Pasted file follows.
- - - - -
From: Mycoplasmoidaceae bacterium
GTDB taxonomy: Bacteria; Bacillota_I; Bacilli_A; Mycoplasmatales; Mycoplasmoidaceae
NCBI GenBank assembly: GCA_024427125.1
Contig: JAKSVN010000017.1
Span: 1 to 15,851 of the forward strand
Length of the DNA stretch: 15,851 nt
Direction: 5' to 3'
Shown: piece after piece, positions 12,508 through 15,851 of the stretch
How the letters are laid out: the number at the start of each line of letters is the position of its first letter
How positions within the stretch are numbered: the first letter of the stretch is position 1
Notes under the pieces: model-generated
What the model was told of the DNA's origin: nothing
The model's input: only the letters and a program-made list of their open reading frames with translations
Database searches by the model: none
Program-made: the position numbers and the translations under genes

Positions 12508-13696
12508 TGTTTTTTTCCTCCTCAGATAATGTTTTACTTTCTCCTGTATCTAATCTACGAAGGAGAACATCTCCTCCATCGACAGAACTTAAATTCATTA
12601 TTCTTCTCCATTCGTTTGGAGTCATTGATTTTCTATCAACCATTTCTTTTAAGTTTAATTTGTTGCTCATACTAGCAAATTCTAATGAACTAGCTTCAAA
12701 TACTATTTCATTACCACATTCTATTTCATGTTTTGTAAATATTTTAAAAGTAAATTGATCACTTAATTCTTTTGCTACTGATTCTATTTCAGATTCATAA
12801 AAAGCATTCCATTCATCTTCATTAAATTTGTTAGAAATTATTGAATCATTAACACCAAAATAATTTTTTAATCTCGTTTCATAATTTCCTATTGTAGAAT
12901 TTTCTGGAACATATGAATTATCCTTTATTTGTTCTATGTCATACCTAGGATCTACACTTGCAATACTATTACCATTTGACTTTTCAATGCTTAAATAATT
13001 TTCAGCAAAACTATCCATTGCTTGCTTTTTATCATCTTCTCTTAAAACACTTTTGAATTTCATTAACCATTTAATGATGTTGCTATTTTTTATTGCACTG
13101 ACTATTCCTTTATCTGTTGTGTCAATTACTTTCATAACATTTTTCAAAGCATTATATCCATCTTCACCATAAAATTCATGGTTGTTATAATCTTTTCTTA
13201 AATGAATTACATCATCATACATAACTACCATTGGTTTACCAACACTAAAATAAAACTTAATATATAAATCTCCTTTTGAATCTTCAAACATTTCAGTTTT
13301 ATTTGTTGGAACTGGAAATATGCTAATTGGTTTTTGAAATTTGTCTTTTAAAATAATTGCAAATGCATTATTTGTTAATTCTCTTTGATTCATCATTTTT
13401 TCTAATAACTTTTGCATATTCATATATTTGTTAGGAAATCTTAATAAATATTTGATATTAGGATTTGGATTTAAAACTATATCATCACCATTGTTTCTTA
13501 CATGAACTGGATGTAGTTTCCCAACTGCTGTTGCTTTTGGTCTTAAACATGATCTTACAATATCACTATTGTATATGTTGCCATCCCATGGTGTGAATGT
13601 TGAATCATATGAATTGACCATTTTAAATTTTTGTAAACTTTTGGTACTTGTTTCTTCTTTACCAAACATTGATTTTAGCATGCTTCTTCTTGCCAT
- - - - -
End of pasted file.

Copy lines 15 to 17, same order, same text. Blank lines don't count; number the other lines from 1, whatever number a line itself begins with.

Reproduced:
Program-made: the position numbers and the translations under genes

Positions 12508-13696
12508 TGTTTTTTTCCTCCTCAGATAATGTTTTACTTTCTCCTGTATCTAATCTACGAAGGAGAACATCTCCTCCATCGACAGAACTTAAATTCATTA